Tom Seaver: “I saw him, if you can believe it, when he had a below-average fastball. The Dodgers were only going to offer him $12,000. Some clubs wouldn’t give him over $4,000. But he pitched against a team called the Crosby All-Stars one winter and was facing a lot of active major-leaguers. He struck out 12 in five innings. Milwaukee had his draft rights and was trying to sign him but it was ruled illegal and the commissioner declared Tom a free agent. The Mets got Seaver and signed him for $50,000. I found out then that, yes, after 18 a fastball can be improved. It’s unusual but it can happen, as I saw with Seaver.”
George Brett: “When I first worked him out, he held his bat real high. He didn’t show much power. But he was a competitor. Lou Pinella convinced him he could drive the ball with authority rather than just hit line drives. And then Charlie Lau, the batting coach, showed him how to get the barrel of the bat out front. He’s headed for the Hall of Fame.”
Bob Skinner: “I never thought a player’s running speed could increase, yet it happened with Bob. He was a poor runner. But a track coach got him along the way and showed him how to lengthen his stride. He was an excellent hitter, with good power. The surprising thing is he improved his running. I think about that every time someone says it’s impossible to help an athlete run faster. You can learn to run better, the same as you can improve as a fielder.”
Dave May: “I was managing Kingsport in the Appalachian League when I saw Dave May. He was at Salem, Va., and was a great young hitter. But he had one of the worst arms I ever saw in organized baseball. A poor arm is rated a No. 2. He wasn’t even a No. 2. The Orioles drafted him and he kept hitting, but he couldn’t throw. I remember once in the minor-league camp when Jim Frey took him to center field, about 300 feet from home plate, and showed him how to get more of his lower body and back into the throws. But the best he could do was get the ball to roll to the pitcher’s mound. Then his arm came around. He told me he went into his cellar at home in the winter and threw against a wall. His shoulder pained but he kept it up. Finally, something loosened and he had an above-average big league arm. I couldn’t believe it but, again, I saw a baseball miracle.”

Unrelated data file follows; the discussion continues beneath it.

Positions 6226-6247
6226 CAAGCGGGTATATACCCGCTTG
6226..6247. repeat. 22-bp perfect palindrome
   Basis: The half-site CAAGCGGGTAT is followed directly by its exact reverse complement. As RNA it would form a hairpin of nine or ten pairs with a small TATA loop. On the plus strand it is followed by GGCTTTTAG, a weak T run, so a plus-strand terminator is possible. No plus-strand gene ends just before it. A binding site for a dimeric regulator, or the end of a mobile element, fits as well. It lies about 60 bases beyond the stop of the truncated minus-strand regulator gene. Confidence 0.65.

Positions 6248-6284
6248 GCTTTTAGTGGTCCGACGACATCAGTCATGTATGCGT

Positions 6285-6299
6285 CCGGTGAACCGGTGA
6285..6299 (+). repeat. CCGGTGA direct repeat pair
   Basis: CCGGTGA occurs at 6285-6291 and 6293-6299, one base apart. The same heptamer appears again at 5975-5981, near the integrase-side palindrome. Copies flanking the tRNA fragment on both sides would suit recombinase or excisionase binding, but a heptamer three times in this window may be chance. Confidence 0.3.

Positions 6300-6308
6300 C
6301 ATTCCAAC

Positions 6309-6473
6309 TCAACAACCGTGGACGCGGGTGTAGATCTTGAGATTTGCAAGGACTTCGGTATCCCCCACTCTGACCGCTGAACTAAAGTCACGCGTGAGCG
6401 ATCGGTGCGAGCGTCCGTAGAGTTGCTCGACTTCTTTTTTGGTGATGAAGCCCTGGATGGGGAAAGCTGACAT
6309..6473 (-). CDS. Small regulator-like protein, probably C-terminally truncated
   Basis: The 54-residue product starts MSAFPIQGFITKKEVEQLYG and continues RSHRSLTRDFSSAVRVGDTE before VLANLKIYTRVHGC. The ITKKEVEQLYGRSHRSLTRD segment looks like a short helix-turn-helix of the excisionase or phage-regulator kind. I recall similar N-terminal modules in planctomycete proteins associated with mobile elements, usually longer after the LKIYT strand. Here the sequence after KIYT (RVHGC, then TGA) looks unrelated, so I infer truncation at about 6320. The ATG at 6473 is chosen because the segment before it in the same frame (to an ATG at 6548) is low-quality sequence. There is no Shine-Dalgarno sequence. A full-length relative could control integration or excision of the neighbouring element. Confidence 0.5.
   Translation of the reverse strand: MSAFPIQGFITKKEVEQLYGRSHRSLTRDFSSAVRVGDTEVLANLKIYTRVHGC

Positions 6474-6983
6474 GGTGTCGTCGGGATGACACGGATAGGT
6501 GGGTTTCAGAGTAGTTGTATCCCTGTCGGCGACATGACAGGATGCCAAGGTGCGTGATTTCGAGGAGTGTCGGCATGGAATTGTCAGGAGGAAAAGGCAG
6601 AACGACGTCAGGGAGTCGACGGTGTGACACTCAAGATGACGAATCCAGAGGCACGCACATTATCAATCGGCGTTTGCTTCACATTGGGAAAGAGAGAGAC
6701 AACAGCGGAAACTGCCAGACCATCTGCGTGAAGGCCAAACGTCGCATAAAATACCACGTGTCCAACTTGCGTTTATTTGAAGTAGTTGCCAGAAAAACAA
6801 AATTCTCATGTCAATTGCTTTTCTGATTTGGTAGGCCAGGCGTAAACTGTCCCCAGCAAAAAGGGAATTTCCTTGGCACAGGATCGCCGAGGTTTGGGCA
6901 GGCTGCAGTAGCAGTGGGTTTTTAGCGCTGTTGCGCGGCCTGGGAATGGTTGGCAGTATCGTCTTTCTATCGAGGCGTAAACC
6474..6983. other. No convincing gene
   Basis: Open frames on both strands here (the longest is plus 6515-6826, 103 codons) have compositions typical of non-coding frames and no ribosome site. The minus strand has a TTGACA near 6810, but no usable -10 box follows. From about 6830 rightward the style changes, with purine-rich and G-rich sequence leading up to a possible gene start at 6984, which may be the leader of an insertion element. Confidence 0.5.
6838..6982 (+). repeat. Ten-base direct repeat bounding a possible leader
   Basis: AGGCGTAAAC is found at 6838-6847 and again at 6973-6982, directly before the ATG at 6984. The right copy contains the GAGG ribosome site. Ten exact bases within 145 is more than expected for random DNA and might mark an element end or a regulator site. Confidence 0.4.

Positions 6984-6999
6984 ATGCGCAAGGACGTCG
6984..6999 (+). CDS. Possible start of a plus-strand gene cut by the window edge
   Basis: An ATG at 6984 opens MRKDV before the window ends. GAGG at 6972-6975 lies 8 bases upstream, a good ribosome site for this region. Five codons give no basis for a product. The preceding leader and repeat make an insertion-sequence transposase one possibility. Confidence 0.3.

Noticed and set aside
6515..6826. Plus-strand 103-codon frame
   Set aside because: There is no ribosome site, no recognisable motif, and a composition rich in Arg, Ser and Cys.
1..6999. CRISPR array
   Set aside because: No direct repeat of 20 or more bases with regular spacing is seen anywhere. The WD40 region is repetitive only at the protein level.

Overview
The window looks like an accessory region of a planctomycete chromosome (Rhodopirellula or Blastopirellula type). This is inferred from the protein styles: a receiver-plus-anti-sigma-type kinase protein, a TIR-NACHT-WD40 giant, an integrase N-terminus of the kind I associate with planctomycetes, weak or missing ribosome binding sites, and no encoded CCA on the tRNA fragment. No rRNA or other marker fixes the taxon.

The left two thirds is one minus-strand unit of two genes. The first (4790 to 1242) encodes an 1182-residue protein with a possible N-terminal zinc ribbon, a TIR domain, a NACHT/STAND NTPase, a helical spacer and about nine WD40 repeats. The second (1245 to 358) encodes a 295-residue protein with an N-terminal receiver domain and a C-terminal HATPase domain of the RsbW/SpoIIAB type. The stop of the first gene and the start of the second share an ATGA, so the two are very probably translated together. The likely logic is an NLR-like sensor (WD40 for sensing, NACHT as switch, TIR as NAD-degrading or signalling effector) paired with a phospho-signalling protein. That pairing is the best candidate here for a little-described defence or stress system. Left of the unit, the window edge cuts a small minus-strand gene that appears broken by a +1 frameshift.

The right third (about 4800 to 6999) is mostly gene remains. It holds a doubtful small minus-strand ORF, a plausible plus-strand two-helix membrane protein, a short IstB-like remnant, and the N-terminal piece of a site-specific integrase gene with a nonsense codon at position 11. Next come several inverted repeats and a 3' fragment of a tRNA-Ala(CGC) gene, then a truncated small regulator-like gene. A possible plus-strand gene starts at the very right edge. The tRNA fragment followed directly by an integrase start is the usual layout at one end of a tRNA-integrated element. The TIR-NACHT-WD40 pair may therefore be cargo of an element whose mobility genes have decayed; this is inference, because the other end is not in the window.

Willie Stargell: “He was a 165-pound rookie when I was his first manager at Roswell, N.M., in 1959 and he had it tough. A black player who couldn’t stay with us or eat with us. It was difficult. But we talked a lot and I told him what he was having to endure would make him a stronger person and even a better player. He hit seven home runs, all over the left field fence. But as he got heavier, he showed more power and began to pull pitches instead of hitting to the opposite field. He said in his book I helped him and I’m pleased at that.”
As for hard throwers, Kubski pre-dates the radar gun. He said the highest clockings he ever saw were Nolan Ryan and Rich Gossage at 94 mph. “It’s amazing how few pitchers ever get to 85 on the gun,” he comments. “Right now there are only three college pitchers I know of who can go over 85. So the way a pitcher throws is frequently exaggerated.”
He, remembers, too, when he played in a Cardinals system that had 29 farm clubs. That was the era of chain-store baseball and a time when virtually every youngster in America wanted to be in baseball. Kubski also has seen all the other sports offer high financial rewards, which means baseball has lost out to some degree to pro football, basketball, golf and tennis.
But Al Kubski’s objective never changes -- to find players who can fulfill the ultimate ambition he holds for all of them. It’s the major leagues, where so many are called and a mere handful chosen.